Sunday, December 6, 2009

I am going to be a grandfather.

I found out this past week that my daughter, Kasie, is pregnant and due sometime next July. This will be my first grandchild. I think I'm supposed to be either wildly happy or wildly sad or very shook up or have at least some significant emotional reaction. Don't get me wrong, I'm going to love this baby very much, but I am not going through any of the emotional rollercoaster I expected.


Saturday, November 28, 2009

Do Not Go Gentle Into That Good Night

I do not think that Dylan Thomas was a very happy man. I fully intend to go as gently as possible.

Thursday, November 26, 2009

Planning a Minimalist Christmas

I think one of the greatest benefits of living a minimalist lifestyle is that it helps you live a life with more meaning. When you have less stuff to worry about, you can spend more energy on what is more important. To me, a minimalist Christmas is not just about less stuff, it is about using your energy to focus on yourself and your relationships, the people in your life that are important to you. If you are spiritual, it about having time to focus on that.

My plans for this Christmas are to not buy any significant presents. My daughter Kasie will get a few little things in her stocking (like a lump of coal), but no big presents. Instead, I will give presents that give more of myself. Cooking special meals and treats that I know people like, taking time for conversation and listening deeply, spending time doing something they enjoy. Kasie likes to go places with me, so I will plan a little trip with her, perhaps a couple of days in Sedona and some hiking in the winter snow. I want to go for a walk with a few special friends, share a meal or even just tea together, and have a meaningful conversation where I listen more than talk.

I am sure my minimalist Christmas will also be the most meaningful.

Monday, November 23, 2009

Simple and Minimal

I am a simplifying and minimizing nut case. Truly I am. As I sit here writing this and look around at my possessions, I see both very few and still too many. I feel driven to take minimizing to the extreme. One goal I have is to live with no more possessions than I can fit into my van. Ideally, the van would be my entire home. But that still leaves plenty of room for lots of stuff I don't need, so I want even less. I picture one bin for clothes, another for personal items (including toiletries and electronics), another for kitchen stuff, and another for food, four bins total. One crate for books. My bed, pillows, and sleeping bag. My guitar. In the back would be some space for my spare gas can, jump starter, and tools. My backpack, daypack and a foldable camp chair. A water jug. I think that is about it. Ideally, I would limit my total list of possessions to 100 things.

I also let my thoughts wander to living entirely out of one backpack, to live as if I were always backpacking, even at home. My only possession that does not lend itself to this ideal is my guitar. I could make an exception.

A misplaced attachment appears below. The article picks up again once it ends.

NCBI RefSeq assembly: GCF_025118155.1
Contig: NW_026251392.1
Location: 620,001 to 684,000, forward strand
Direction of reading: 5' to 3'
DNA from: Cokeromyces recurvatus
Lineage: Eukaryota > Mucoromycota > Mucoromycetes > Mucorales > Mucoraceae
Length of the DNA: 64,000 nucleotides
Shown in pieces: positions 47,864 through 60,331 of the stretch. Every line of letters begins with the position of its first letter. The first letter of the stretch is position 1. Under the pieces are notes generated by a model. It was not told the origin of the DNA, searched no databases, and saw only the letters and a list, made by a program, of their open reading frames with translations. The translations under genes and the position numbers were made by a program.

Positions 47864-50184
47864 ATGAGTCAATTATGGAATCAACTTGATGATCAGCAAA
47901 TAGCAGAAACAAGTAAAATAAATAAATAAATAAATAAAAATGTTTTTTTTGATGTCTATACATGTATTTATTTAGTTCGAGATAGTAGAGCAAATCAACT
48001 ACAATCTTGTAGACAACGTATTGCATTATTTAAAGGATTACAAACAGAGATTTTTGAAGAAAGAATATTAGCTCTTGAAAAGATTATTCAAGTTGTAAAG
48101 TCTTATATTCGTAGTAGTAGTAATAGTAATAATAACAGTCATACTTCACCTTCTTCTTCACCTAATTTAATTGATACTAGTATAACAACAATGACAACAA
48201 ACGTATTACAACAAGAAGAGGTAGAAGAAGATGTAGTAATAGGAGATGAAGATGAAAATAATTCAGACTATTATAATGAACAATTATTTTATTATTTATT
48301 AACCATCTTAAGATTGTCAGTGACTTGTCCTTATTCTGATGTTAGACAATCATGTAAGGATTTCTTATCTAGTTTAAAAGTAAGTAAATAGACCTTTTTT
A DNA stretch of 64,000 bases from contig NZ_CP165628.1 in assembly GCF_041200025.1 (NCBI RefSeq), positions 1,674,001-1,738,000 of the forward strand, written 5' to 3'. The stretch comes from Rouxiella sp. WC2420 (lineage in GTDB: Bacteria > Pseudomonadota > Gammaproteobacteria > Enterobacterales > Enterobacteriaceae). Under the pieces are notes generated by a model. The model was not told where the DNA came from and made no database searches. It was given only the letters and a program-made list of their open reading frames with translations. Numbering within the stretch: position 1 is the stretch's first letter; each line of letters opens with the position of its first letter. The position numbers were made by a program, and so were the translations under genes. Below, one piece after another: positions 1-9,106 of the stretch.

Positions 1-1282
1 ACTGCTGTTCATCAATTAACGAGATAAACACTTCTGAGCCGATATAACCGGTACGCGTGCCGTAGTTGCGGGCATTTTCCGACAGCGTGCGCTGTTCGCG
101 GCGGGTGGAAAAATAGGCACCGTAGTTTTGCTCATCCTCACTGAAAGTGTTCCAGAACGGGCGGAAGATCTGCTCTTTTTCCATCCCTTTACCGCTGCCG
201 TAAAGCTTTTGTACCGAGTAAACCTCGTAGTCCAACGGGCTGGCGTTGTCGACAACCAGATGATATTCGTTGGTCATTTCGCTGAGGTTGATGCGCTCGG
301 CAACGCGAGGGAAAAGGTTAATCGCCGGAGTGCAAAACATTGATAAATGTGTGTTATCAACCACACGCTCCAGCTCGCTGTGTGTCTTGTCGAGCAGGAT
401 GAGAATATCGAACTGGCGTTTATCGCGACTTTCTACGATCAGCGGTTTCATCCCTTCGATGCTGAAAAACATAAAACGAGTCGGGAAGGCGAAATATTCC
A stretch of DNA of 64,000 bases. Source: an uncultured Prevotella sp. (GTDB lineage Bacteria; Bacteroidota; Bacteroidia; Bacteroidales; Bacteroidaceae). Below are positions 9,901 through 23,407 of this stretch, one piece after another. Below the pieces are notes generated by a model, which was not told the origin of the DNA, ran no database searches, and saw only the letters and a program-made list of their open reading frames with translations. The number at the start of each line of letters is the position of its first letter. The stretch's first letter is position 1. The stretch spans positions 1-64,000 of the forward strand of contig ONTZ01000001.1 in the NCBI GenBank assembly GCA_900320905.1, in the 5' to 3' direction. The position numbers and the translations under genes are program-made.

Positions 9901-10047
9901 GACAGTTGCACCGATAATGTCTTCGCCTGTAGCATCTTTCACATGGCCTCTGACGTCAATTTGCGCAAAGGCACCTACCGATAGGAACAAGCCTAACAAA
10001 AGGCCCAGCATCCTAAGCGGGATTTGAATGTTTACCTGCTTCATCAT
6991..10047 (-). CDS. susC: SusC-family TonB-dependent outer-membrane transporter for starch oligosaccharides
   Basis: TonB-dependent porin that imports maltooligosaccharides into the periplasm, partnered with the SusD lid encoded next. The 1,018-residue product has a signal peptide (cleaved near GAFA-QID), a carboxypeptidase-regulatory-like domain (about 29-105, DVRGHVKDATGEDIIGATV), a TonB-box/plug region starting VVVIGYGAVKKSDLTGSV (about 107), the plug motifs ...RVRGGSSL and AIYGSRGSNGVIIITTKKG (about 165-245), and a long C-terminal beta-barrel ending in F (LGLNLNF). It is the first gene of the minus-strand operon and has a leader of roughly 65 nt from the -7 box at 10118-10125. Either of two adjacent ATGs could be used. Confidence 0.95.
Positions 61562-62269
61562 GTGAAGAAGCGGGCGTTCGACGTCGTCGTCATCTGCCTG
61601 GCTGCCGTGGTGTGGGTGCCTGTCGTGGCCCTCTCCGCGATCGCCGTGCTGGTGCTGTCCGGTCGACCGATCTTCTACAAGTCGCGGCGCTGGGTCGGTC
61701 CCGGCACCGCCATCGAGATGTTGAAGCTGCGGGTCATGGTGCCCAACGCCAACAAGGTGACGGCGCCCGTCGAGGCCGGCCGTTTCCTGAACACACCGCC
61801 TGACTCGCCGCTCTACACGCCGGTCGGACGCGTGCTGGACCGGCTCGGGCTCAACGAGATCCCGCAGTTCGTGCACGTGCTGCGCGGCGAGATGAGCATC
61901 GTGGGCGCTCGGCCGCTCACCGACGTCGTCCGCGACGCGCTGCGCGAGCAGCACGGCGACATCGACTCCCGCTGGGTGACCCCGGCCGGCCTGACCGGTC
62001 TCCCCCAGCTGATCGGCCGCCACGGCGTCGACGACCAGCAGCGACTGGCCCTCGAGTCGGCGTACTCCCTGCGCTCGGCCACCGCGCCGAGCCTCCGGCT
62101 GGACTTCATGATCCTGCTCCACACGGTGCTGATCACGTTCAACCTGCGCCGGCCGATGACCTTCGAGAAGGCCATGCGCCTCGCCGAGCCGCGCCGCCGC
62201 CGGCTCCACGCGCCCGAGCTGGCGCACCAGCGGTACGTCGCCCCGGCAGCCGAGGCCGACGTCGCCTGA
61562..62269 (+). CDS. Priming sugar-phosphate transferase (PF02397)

Why do I do this? Because it feels good. I feel relaxed and open when my life is uncluttered. The less I have, the better I feel. I discovered a long time ago that I am an organizer. I have trouble relaxing if my living space is not organized. I need the dishes washed and everything put in it's place to feel completely relaxed. I like my clothes folded or hung up and organized. T-shirts together, button-up shirts together, socks together, and so on.

One day I realized that the less stuff I had, the easier it was to organize. That started me down the road of minimizing my possessions. I also realized it was more than just that, more than just easier to organize. There was something else going on that contributed to my ease of mind. I'm still not completely sure what that something else is, but it has to do with psychic energy and space. I feel lighter when I have less.

As we head into the holiday season I think about what a non-minimalist time of year this is, even non-spiritual, for far too many people. Winter is a time of rest and renewal, for our spirit as much as our body. This is the time of year to slow down and enjoy our relationships more than our work. This year I am going to give less stuff and more of myself. I am going to give presence.

Tuesday, November 10, 2009

Nonviolence and Peace

I used to be the sort of person who was just not cut out for activism. I am still that sort of person. I am, however, willing to stand up or speak out against social injustice, especially if it affects me or my loved ones personally. There is so much injustice in our world that I often feel overwhelmed and ineffectual. And then I remember that the source of peace is within each one of us.

I attended a two-day workshop on Kingian Nonviolence this past weekend. It was interesting and it was useful, but it is not something I am going to pursue further at this point. Not because I do not believe in it, but because I want to focus on the source of peace within me. I feel that Kingian Nonviolence is geared toward groups involved in nonviolent resistance, towards a form of activism. I feel that it focuses on the outer with little more than a passing nod to the inner. But the outer expressions of peace need that foundation of inner peace to be truly lasting and effective.